GOP lawmakers argued that California has grown too expensive and tax dollars need to be spent more wisely. They hoped the measure would help drive Republican voter turnout in contested state and congressional races.

“It’s about whether working families will be given some breathing room and whether we can address the high cost of living in California,” Carl DeMaio, a former San Diego city councilman who led the effort, told the Mercury News. “That’s real money.”

Democrats and construction industry and union leaders maintained the revenues are vital to upgrade California’s crumbling roads and bridges. …

Click here to read the full article from Fox News

Why Gas Prices are Going Higher in California


Gas-Pump-blue-generic+flippedIt has become raison d’etre to blame President Trump for everything wrong with California; including higher gasoline prices plaguing our state and contributing to a slowing statewide GDP. But in today’s world that is connected via air, land, sea and increasingly cyberspace; globalization and policies knit countries and states together like never before. Many times rendering geography and borders on maps obsolete – consequently, events in one region or country – affect continents, countries and states. California’s decision to never allow pipelines into the state, drill for oil and natural gas off our coasts and certainly not explore the billions in untapped fossil fuel reserves trapped in the Monterrey Shale is rippling across our state in the form of higher gas prices.

The Monterrey Shale – though considered technically hard to recover – is 64% larger than all other shale plays in the lower 48 US states. To believe the Monterrey Shale can’t be unlocked is economically unwise when you consider that in September Kuwaiti oil exports to the US dropped to zero for the first time since the first Persian Gulf War over rising US production. Furthermore, “U.S. net imports of foreign oil have dropped to a 45-year low.”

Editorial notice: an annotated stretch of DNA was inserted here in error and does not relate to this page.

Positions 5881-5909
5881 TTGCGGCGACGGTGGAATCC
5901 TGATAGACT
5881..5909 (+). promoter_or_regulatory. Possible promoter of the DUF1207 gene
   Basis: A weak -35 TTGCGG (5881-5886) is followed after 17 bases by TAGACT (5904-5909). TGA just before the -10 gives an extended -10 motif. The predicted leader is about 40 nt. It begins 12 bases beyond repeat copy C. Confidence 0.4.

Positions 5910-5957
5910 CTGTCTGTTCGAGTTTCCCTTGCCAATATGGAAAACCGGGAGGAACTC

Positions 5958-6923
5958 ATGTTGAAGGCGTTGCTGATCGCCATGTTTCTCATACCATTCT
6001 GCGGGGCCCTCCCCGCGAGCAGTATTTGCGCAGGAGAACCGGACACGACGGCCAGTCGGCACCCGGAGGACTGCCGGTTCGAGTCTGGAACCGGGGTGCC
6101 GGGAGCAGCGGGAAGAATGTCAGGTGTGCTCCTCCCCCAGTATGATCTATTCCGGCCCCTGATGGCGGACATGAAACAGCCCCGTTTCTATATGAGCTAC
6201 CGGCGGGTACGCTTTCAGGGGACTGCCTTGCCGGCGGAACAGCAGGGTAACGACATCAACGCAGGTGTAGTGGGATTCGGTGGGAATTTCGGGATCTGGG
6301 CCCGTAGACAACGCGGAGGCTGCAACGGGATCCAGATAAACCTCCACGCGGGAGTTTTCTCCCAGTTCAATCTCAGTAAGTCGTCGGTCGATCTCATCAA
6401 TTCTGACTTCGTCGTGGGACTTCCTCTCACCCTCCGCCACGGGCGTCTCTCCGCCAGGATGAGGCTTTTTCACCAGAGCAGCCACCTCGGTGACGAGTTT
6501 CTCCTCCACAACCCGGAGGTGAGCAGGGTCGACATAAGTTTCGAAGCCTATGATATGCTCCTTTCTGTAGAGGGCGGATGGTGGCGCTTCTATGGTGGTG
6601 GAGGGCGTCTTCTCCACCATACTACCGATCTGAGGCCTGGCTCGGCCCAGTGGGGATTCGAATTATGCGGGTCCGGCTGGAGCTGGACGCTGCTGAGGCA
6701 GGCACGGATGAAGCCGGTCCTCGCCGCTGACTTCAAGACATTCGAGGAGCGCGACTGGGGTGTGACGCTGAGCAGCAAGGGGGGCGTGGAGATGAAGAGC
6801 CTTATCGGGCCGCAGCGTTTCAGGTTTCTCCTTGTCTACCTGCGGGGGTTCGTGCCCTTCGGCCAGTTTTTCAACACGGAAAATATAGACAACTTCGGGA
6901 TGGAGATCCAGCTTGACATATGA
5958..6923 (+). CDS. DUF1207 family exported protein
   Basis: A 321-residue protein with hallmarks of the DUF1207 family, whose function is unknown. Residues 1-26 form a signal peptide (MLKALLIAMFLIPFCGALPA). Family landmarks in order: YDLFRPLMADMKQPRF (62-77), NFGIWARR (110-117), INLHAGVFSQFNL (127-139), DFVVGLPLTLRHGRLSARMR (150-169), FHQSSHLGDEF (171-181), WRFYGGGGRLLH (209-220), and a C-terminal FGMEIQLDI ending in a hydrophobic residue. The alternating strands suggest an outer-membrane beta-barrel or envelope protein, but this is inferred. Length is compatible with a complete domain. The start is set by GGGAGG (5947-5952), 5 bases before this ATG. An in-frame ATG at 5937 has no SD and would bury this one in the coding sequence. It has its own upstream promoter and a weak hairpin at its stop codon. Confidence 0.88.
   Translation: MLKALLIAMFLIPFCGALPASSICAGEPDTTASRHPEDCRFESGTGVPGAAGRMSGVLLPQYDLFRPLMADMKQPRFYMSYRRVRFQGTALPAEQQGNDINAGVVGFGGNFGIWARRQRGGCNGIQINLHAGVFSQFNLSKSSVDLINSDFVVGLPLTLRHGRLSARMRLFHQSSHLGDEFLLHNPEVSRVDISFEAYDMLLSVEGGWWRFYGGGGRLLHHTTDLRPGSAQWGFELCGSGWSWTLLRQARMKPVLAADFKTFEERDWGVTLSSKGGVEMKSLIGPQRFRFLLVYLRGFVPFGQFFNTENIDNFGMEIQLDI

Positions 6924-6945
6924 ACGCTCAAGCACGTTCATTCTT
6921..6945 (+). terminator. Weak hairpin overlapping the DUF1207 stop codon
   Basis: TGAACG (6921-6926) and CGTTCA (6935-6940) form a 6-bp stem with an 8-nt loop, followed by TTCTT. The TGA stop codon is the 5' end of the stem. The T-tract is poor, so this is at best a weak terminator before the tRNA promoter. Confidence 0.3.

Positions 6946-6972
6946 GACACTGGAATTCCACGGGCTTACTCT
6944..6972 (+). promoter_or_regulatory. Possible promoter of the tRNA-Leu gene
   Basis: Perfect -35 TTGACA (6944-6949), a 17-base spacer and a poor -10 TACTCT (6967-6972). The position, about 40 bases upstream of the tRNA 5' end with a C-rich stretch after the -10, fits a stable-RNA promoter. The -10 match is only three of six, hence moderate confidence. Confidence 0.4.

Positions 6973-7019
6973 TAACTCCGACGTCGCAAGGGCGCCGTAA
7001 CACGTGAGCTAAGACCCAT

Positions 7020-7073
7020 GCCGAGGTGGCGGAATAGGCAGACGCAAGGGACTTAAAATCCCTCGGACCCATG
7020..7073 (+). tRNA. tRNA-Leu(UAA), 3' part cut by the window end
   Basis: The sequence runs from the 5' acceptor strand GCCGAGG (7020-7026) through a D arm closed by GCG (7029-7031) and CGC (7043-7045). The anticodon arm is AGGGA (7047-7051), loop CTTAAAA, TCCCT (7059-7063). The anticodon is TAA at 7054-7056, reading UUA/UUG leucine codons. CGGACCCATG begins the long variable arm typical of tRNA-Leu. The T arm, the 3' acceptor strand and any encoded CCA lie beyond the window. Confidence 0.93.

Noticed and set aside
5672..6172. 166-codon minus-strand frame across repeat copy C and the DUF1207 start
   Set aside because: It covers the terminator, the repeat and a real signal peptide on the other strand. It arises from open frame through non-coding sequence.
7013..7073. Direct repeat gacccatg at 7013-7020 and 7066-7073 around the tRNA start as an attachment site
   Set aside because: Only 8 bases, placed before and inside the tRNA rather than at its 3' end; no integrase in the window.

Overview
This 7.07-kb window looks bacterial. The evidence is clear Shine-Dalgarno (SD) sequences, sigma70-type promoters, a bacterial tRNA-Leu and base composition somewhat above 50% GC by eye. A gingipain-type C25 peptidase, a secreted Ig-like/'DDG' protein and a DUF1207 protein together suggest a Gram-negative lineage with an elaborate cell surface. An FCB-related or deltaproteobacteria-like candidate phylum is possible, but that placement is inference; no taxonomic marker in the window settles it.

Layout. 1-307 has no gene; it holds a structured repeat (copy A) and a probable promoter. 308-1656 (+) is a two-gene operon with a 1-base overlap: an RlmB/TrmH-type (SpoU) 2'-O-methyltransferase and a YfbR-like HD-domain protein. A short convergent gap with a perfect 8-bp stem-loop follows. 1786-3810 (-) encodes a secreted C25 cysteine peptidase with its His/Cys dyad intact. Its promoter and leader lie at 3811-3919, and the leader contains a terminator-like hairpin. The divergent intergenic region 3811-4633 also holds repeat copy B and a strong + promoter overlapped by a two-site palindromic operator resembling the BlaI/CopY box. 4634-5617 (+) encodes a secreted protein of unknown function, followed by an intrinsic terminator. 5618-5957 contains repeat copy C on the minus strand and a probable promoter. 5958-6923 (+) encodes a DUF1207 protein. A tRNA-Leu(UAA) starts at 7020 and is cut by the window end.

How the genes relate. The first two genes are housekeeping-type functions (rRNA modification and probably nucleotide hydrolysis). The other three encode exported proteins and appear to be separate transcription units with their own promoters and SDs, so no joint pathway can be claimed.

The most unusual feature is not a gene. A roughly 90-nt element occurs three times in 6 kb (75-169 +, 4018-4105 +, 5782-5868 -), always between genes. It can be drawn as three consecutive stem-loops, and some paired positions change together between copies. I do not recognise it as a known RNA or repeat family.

If California voters and policymakers wanted to lower gasoline prices, unlock poverty-alleviating affordable energy and create millions of high paying jobs then begin working with our world class universities to unlock the Monterrey Shale. It would be like when Governor Pat Brown built universities, highways and water systems that California and the US are still prospering from today. Our high gasoline prices have nothing to do with Trump, Iranian sanctions tightening supply or OPEC. This is a California problem that historically has some of the highest gas prices in the US, a newly instituted 12-cent per gallon tax and, “the most stringent regulations for its gasoline in the nation(US).”

On the ground it means few refineries are willing to produce gasoline for California and the situation becomes more dire when it was announced in September that the South Coast Quality Air Quality Management District (SCAQMD):

“Proposed an option that would ban a critical refinery process technology at two Southern California refineries that is required for manufacturing cleaner-burning gasoline.”

Consider this – of the 5 largest US states – California is #1 in poverty and Texas is #1 for growth. Texas is also the #3 exploration and production (E&P) producer in the world. Former Texas Governor Rick Perry used fracking as a policy tool, which achieved scientific breakthroughs, and corporate investment unlocking Texas shale basins into tax revenue that now has Texas being the #1 wind power generator in the US as well. Texas figured out how to use wind to their advantage and California could do the same with the Monterrey Shale.